Wiseman Khuzwayo and Sapa-AFP

Africans lost $1.8 billion (R19bn) a year because of high fees levied on funds sent from abroad by relatives, Britain’s leading think-tank on development said last week.

The Overseas Development Institute found that Africans faced some of the highest charges in the world for international money transfers.

But a global leader in money transfers, Western Union, insisted the fees were the result of local factors.

The report, issued with the Comic Relief charity, claimed that reducing African charges to the global average would generate enough revenue “to put some 14 million children into school, almost half of the out-of-school total in the region, and provide safe water to 21 million people”.

Charges in sub-Saharan Africa averaged 12 percent on transfers of $200, almost double the global average, according to the report.

“This remittance supertax is diverting resources that families need to invest in education, health and a better future,” said Kevin Watkins, the report’s co-author and director of the institute.

“Africans living abroad make huge sacrifices to support their families, yet face charges which are indefensible in an age of mobile banking and internet transfers,” the report said.

The institute said global markets were dominated by an oligopoly of money transfer operators, and Sub-Saharan Africa by a duopoly.

“Just two companies – Western Union and MoneyGram – account for an estimated two-thirds of remittance payouts in Africa. As in any market, limited competition is a barrier to cost reduction and efficiency gains,” the think-tank said.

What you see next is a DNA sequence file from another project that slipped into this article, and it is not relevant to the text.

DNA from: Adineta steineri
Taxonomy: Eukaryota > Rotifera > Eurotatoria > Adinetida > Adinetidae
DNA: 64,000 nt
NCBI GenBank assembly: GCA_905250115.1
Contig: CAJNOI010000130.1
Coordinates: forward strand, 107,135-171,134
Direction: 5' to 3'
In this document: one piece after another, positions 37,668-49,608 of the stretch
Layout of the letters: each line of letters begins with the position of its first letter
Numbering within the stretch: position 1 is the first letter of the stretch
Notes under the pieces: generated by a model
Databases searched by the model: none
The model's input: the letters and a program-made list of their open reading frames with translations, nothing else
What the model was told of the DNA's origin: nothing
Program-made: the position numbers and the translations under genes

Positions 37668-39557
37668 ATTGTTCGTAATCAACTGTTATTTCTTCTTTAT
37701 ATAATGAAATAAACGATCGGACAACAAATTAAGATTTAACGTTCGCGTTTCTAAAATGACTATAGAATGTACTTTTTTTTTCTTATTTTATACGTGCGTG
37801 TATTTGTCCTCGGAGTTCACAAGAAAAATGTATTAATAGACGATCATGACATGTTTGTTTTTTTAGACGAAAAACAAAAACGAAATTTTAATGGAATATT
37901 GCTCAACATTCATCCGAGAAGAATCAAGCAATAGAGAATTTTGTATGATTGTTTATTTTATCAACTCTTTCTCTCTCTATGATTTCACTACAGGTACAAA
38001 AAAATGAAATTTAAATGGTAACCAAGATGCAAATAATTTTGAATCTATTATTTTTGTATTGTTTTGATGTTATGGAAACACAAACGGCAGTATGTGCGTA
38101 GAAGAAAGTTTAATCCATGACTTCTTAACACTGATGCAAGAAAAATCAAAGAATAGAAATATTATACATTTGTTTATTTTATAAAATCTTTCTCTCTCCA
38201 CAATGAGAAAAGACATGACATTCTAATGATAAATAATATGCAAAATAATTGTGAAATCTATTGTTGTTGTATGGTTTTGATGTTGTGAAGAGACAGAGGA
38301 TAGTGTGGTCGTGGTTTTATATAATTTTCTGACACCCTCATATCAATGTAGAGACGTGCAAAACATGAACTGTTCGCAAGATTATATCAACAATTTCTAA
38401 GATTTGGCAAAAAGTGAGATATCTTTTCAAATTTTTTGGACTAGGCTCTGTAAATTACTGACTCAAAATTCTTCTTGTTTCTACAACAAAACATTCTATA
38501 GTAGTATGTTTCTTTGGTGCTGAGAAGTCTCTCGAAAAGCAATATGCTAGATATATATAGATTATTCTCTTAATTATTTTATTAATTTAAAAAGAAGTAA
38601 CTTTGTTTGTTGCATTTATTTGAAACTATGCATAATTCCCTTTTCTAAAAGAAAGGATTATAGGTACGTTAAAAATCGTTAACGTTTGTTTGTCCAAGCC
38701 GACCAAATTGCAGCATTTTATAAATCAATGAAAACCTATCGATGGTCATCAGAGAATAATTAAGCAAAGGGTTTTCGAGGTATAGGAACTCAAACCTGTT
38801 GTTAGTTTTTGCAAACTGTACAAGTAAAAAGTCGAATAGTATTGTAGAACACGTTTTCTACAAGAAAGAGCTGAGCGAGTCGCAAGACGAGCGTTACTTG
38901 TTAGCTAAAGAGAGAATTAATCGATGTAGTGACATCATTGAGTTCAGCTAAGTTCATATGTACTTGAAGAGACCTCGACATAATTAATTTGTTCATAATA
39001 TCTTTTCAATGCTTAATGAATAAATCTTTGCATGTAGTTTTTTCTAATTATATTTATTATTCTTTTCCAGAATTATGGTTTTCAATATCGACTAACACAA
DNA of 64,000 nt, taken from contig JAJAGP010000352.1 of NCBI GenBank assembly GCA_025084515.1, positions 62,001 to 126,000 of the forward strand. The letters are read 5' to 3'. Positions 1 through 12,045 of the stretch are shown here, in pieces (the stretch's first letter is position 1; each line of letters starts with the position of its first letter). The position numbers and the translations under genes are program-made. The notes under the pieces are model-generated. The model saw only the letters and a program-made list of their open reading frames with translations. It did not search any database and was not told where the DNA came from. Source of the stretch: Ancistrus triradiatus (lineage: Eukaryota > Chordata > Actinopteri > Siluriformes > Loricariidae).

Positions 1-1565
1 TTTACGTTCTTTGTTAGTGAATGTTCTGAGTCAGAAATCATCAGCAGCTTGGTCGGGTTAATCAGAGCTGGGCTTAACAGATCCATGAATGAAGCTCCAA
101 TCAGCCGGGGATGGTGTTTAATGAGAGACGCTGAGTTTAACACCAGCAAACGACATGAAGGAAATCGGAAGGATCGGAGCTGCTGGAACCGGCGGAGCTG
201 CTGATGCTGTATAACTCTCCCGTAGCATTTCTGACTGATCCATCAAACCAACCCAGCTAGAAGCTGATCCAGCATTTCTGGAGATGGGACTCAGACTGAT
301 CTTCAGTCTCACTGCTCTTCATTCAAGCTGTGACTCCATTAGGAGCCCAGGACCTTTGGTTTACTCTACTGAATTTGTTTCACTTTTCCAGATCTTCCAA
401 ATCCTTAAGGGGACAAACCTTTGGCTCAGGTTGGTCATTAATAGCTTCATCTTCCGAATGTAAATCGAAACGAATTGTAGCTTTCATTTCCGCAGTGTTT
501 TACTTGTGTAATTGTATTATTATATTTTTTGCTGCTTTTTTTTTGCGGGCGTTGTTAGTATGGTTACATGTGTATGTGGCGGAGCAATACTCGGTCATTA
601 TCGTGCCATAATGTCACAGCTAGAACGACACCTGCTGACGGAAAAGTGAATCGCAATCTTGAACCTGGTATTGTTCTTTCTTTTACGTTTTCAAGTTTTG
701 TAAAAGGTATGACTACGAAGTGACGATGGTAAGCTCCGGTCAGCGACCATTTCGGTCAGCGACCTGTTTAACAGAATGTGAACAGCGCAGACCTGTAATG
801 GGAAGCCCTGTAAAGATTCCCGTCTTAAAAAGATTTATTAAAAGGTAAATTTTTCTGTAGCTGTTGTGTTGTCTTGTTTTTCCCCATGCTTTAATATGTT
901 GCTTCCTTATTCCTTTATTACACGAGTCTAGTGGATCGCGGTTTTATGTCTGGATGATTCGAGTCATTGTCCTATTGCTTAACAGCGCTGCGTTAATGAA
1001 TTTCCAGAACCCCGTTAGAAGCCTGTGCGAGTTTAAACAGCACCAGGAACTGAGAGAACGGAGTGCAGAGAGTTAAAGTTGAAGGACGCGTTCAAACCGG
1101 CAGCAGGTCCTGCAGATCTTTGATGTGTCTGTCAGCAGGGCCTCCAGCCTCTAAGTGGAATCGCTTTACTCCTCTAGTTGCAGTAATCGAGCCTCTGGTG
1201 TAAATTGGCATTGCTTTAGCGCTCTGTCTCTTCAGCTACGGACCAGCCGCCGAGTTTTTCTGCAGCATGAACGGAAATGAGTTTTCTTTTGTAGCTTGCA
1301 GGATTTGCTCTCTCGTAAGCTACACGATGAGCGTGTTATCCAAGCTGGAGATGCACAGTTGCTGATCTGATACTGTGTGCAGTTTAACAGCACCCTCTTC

“Second, there is evidence of ‘exclusivity agreements’ between money transfer operators, agents and banks. These agreements restrict competition in an already highly concentrated market.”

It estimated that the two companies and their associated banking partners in Africa accounted for one-third of the $1.8bn loss associated with high remittance charges each year.

Western Union argued that it “delivered much-needed services to individuals looking for fast, convenient and reliable ways to send money to family and friends”.

It said: “Our pricing varies between countries depending on a number of factors such as consumer protection costs, local remittance taxes, market distribution, regulatory structure, volume, currency volatility and other market efficiencies. These factors can impact the fees and foreign exchange rates.”

The institute said financial exclusion and poor regulation in Africa escalated costs. Few Africans had access to formal accounts, which limited their choice of payout providers, and most governments required that payments take place through banks, most of which combined high costs with limited reach and low efficiency.